What has the City done so far?
Help Richmond reduce greenhouse gas (GHG) emissions by 50% by 2030
For over a decade, the City of Richmond has been a leader in actively implementing climate change mitigation and adaption measures. Climate adaptation measures (such as dikes) are now being implemented, and will protect Richmond from current projections of climate change impacts out to 2100.More importantly, climate change mitigation (reducing greenhouse gas emissions) will limit the impacts of climate change. Mitigating measures, such as compact, walkable neighbourhoods; bike lanes and sidewalks; electric vehicles and more, have the added benefit of creating healthier, vibrant, safer neighbourhoods.
The City of Richmond is a leader in climate change actions: Richmond has already successfully reduced emissions by 12 per cent city-wide between 2007 and 2015 through local actions (e.g. compact development, district energy and new policies for energy efficient buildings), as well as policies enacted by senior governments and utilities.
In March 2019, Richmond City Council declared a climate emergency in response to the urgent call set out by the United Nations' Intergovernmental Panel on Climate Change (IPCC) - joining more than 600 cities across the world that have made similar declarations – and directed staff to gain feedback from residents and stakeholders regarding GHG reduction targets and measures consistent with limiting global average warming to 1.5°C above pre-industrial temperatures.
The City has set the target of reducing GHG emissions in Richmond by 50% by 2030, and net-zero GHG emissions by 2050.
Lulu Island Energy Company
Lulu Island Energy Company, the City’s wholly-owned utility, is on track to become the largest district energy in North America. The City’s district energy systems already provide more than 3.6 million square feet of residential and commercial floor space with energy-efficient and cost-effective energy services.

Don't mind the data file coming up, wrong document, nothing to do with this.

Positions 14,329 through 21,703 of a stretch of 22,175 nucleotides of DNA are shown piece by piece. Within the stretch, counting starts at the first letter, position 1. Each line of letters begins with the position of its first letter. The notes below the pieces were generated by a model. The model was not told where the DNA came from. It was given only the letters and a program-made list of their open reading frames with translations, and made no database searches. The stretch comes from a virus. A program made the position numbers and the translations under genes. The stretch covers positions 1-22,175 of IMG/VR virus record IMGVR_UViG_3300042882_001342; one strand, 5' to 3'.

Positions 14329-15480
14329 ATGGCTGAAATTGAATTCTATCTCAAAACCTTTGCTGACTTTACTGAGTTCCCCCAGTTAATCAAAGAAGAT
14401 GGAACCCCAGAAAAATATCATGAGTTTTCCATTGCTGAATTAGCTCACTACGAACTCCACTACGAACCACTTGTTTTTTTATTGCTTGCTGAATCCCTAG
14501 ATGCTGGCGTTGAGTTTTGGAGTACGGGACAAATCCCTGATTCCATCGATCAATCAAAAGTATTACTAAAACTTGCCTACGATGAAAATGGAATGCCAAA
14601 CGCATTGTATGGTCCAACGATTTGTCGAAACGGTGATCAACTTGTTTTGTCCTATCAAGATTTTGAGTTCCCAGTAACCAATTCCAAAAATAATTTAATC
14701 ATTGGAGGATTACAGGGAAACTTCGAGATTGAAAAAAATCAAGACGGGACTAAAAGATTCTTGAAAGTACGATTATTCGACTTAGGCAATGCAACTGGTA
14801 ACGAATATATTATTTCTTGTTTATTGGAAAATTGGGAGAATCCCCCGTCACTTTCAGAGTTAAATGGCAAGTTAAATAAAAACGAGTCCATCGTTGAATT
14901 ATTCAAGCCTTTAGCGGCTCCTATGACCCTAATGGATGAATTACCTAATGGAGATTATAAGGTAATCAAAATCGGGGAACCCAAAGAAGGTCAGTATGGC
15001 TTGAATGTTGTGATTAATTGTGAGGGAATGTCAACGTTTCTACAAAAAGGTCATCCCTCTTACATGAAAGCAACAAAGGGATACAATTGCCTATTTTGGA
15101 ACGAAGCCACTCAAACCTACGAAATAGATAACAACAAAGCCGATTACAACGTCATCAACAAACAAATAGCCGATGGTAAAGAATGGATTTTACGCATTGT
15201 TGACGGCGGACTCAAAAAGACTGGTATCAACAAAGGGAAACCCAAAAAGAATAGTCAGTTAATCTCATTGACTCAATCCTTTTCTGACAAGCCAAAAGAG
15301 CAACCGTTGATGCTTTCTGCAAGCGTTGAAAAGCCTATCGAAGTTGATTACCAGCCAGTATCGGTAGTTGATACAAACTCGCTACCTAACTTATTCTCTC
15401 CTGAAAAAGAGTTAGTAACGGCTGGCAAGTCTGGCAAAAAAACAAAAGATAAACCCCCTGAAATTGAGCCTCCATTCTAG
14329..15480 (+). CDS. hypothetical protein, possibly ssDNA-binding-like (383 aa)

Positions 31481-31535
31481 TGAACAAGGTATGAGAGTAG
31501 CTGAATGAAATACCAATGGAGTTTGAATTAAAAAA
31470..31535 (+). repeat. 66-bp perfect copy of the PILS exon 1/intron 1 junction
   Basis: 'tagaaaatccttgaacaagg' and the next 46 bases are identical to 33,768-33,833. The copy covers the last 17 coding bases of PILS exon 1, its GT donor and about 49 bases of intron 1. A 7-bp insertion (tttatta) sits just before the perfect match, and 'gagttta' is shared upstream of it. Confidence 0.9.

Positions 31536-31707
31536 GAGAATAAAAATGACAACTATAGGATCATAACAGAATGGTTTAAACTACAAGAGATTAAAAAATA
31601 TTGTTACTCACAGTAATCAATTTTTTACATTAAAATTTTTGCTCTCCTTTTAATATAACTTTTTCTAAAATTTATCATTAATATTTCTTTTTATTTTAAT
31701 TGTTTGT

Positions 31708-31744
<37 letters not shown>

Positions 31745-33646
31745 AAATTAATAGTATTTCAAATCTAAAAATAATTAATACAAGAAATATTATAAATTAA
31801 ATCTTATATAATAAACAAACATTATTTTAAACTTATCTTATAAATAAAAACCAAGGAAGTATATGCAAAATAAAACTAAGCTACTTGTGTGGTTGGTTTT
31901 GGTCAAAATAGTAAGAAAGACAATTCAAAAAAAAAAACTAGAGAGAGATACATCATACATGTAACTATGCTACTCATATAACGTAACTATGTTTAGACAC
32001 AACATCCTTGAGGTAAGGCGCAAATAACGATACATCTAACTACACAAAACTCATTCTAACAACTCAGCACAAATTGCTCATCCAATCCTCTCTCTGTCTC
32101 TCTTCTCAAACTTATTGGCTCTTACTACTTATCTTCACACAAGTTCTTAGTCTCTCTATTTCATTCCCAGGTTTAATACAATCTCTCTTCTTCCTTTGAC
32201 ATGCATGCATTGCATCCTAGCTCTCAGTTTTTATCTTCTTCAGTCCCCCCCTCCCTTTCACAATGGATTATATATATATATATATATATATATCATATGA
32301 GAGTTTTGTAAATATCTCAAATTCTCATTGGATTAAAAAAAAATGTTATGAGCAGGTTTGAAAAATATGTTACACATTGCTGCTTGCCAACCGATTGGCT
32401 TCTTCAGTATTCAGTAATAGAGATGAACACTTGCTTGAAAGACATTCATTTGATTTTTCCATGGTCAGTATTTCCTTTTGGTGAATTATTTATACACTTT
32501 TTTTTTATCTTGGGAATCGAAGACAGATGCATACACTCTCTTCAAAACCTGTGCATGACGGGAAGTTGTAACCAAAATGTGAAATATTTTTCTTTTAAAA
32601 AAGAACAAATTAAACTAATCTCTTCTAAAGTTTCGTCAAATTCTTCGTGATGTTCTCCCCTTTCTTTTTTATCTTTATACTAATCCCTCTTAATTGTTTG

Organic waste diversion
Richmond has achieved 78% diversion of organic wastes from single family homes, greatly reducing GHG emissions from anaerobic decomposition. The City is ahead of target to achieve a region-wide goal for 80% waste diversion by 2020.
Electric vehicle (EV) charging infrastructure
A new Richmond requirement that 100% of new residential parking spaces be supplied with EV charging infrastructure is a North American first and an increasingly influential precedent for other local governments.
The City has installed 10 public Level 2 EV charging ports at five different locations in Richmond, with the installation of six additional ports (including two Level 3 ports and a sixth location) planned.
Green Fleet Action Plan
Through implementation of the City’s Green Fleet Action Plan, Richmond was the first local government to achieve an E3 Fleet “Platinum” rating from the Fraser Basin Council.
Energy Step Code
The City played a key role in both developing and implementing the Province’s new Energy Step Code, a new set of “better-than-code” energy efficiency standards for new buildings. Richmond was the first municipality in BC to announce its intent to begin stakeholder consultations on local adoption of the Energy Step Code.
Diking & drainage infrastructure
The City is investing about $12 million annually in diking and drainage infrastructure aimed in part at offsetting the threat of rising sea levels due to global warming and the increasing occurrence of extreme weather events.
Report to Council
|Date||Report||Agenda Item #||Meeting Minutes|
|Jan 20, 2020||Community Energy and Emissions Plan 2020-2050 Directions||1||Minutes|
|Mar 18, 2019||Accelerating Local Action on Climate Change: Community Energy and Emissions Plan (CEEP) Renewal||3||Minutes|
In January 2014, City Council adopted Richmond’s Community Energy and Emissions Plan (CEEP), which sets strategies to manage energy use and reduce carbon emissions.In the next few months, the City of Richmond will be asking for your input on renewing the 2014 Community Energy and Emissions Plan to meet the City’s GHG emission targets, consistent with the IPCC’s findings.
Find out more about the 2014 Community Energy and Emissions Plan.